Workplace wellbeing increasingly incorporated into office design

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Wellbeing considerations being incorporated into workplace designMore UK companies are proactively designing their workspaces with wellbeing in mind as the health and wellbeing of office workers soars up the list of business priorities. This is according to Bostjan Ljubic, the newly appointed head of Steelcase in the UK and Ireland, who believes the economic impact of employee wellbeing, plus greater understanding of the issue is now propelling companies to develop and enhance their engagement with their workforces, as they increase their post-recession drive to attract and retain high quality staff. “The issue of wellbeing has developed very significantly in recent times,” said Ljubic. “Businesses that are focusing clearly on the issue are doing so because they have identified the potential emotional, financial and competitive advantage. The mountain of research on wellbeing points very clearly to it being in a company’s interests to take the matter seriously.” More →

Acquisition of Dublin office site marks strengthening demand in Ireland’s capital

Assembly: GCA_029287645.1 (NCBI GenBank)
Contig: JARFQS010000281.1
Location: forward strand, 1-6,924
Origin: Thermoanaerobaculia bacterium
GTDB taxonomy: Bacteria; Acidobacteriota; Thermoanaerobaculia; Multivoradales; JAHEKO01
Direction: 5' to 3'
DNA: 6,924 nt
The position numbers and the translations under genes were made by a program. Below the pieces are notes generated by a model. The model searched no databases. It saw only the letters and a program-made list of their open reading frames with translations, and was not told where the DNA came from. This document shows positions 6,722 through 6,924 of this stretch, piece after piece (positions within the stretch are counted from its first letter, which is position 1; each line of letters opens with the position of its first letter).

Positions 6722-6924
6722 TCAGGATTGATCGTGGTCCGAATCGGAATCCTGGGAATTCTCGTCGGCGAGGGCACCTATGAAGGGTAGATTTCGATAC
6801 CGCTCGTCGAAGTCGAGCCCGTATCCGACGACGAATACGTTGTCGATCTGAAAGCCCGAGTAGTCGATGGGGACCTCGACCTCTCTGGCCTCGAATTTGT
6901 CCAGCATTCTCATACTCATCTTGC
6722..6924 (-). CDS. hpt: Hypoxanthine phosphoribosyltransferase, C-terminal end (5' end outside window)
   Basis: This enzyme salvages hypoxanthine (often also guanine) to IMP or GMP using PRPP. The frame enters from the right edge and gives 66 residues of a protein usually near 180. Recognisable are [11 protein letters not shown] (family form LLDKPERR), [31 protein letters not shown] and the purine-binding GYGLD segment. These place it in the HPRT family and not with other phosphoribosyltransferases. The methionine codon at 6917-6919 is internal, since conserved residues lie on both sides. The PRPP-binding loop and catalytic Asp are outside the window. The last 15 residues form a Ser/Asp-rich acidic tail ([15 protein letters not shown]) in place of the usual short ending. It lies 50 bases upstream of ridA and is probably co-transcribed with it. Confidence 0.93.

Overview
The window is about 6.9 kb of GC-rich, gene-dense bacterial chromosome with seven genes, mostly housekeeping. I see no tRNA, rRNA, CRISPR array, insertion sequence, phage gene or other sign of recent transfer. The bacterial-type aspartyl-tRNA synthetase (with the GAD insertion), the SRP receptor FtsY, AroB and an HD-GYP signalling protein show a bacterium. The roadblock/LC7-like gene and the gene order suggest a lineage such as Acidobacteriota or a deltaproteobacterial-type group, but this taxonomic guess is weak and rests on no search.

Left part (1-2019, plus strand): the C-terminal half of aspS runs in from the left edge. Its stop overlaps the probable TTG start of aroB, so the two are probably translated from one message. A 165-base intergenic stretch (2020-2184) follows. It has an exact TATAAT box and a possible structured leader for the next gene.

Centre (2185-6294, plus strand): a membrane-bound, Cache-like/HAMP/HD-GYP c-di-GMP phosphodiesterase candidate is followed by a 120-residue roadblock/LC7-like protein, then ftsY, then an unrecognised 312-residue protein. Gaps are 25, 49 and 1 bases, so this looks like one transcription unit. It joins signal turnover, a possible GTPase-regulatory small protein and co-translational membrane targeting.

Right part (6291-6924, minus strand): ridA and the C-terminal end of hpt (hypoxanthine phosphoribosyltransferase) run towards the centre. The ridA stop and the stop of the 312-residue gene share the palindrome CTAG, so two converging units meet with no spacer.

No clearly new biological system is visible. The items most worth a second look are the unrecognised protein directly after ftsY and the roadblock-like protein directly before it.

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Dublin acquisition marks strengthening demand for office spaceA 1.7-acre office development site in Dublin has been acquired for €40.5 million by Development Securities in a joint venture with Colony Capital and two leading Irish commercial developers. The site already has existing planning consent for the development of a 166,000 sq. ft. grade A office building which would replace an existing five storey, vacant office building that currently occupies the site. Located on Burlington Road, within Dublin’s prime commercial core, the office development will be marketed for pre-lets over the near-term, with initial site works expected to commence within the next 6 months and the building’s completion by in mid to late 2016. The move reflects a wave of office development in the Irish capital, where, according to a report by CBRE Ireland, a complete lack of office development over the last three years has manifested itself in supply shortages of Grade A office accommodation in core locations.